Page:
Pryor’s prior positions on Social Security, Medicare

By Steve Brawner

In one of Sen. Mark Pryor’s latest campaign ads, a Little Rock woman named Linda looks into the camera from her kitchen table and calls his opponent, Rep. Tom Cotton, “a real threat to your retirement” because he has voted to turn Medicare into a voucher system and has voted to raise the eligibility age for Social Security and Medicare to 70.

She’s right about at least the voucher part. Forcing seniors to buy private insurance with help from a government check is a bad idea.

But the part about raising the retirement age for Social Security? At least one other elected official has mentioned it as a potential solution – Sen. Mark Pryor.

In an interview in 2011 with the KTTS television station in southwest Arkansas, Pryor was asked what should be done about Social Security. He responded that the program is “very, very fixable. And again if people would get serious about this in Washington, we could fix Social Security next week if we wanted to.”

One possible fix? “Probably the biggest change would be is you would take my kids’ generation, teenagers today,” he said, “and life expectancy’s longer, etc., and probably say that they couldn’t get Social Security until they turn 68 or 69. If you just did that one change, you’d fix about 80 percent of it right there.”

You can see it on YouTube.

That was not the only time Pryor discussed making changes to popular entitlement programs. In 2010, he offered an amendment that would have established a limit on federal spending and created a presidential debt commission. His amendment would not have excluded Social Security and Medicare. “We need to put 100 percent of everything on the table,” the Arkansas Democrat-Gazette reported him saying.

Pryor was being honest about the problems the country faces, and honesty is the crucial first step to finding solutions.

And he wasn’t done. On Jan. 5, 2011, he told the Little Rock Rotary Club that he supported many of the recommendations of the National Commission on Fiscal Responsibility and Reform – known for its sometimes politically unpopular prescriptions.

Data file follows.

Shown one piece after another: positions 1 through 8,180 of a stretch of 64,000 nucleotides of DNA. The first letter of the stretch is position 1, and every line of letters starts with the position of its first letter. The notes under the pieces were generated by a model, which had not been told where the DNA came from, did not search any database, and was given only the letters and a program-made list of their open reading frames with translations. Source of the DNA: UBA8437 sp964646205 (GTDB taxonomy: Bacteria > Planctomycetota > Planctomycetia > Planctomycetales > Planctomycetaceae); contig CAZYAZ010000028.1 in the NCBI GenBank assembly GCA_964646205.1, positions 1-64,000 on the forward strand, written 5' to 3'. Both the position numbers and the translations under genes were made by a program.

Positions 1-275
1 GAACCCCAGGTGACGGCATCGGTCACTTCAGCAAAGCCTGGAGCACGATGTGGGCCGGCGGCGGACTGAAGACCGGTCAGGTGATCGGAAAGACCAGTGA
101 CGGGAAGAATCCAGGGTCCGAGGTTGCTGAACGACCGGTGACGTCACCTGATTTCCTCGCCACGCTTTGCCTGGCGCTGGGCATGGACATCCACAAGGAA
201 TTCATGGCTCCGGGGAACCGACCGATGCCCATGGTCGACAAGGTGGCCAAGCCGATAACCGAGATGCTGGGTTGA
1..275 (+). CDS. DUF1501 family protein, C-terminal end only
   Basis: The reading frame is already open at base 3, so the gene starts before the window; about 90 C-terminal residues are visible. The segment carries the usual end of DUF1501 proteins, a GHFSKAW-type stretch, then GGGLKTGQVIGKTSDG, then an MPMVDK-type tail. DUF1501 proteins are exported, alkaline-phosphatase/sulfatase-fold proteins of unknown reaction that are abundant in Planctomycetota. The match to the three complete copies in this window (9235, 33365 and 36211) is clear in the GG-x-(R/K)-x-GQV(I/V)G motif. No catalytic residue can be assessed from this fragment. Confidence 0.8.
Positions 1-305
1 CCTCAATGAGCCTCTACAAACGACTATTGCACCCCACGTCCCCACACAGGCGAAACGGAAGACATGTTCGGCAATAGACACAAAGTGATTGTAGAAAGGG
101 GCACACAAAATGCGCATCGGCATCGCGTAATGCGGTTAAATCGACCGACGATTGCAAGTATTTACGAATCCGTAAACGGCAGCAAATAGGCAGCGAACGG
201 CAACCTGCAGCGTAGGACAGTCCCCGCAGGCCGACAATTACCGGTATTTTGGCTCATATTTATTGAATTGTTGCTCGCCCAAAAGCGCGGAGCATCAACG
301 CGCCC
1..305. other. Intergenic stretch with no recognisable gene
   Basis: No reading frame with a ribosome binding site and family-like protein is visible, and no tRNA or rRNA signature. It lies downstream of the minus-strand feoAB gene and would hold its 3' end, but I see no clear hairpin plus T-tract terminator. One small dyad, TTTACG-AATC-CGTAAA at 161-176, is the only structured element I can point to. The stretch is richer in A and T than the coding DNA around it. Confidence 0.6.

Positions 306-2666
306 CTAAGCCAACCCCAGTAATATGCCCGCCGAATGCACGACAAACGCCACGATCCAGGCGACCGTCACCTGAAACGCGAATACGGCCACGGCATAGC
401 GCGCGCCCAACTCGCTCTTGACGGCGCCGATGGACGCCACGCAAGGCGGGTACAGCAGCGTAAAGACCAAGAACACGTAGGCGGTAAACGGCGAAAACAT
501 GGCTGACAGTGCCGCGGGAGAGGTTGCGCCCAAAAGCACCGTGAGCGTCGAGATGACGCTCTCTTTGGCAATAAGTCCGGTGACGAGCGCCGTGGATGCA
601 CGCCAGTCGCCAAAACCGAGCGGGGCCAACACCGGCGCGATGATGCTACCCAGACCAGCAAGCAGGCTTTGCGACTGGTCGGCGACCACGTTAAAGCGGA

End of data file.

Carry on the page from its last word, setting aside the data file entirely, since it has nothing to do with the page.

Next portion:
“We have to take a hard look at entitlement programs, including the sacred cows of Medicare and Social Security, and admit that we cannot bring our spending into balance without changes in these programs,” he said, according to the Arkansas News Bureau. He also said, “The solution will be painful. There is no easy way out. Everything must be on the table.”

Three-and-a-half months later, Pryor told the Political Animals Club in Little Rock that he wanted his legacy to be addressing the national debt. That required making difficult decisions about programs such as Medicare and Social Security.

“My view on the debt is that it is beyond politics,” he said, according to the Democrat-Gazette. “This isn’t about the next general election; it’s about the next generation.”

That was three years ago. Pryor’s campaign isn’t talking much about painful solutions or the next generation now. Instead, he’s being positioned as the defender of the status quo.

That’s smart politics, but it’s not good for the national discourse. Campaigns are a conversation about the direction of the country, not just a time to pick winners and losers. They set the tone for how Congress governs afterwards. If campaigns lead voters to believe that Medicare and Social Security are perfectly fine, it makes it harder for members of Congress to make politically tough choices during the rare occasions when they actually govern after the election.

This isn’t to say that Pryor is a hypocrite. Campaigns rarely ennoble anyone. We voters have set the ground rules, and one of the rules is simple: Don’t give us the bad news.

But despite what his campaign ads are implying, even Pryor knows there really are problems with Social Security and Medicare. He said so repeatedly in 2010 and 2011. Those problems are fixable, but only if we acknowledge they exist.


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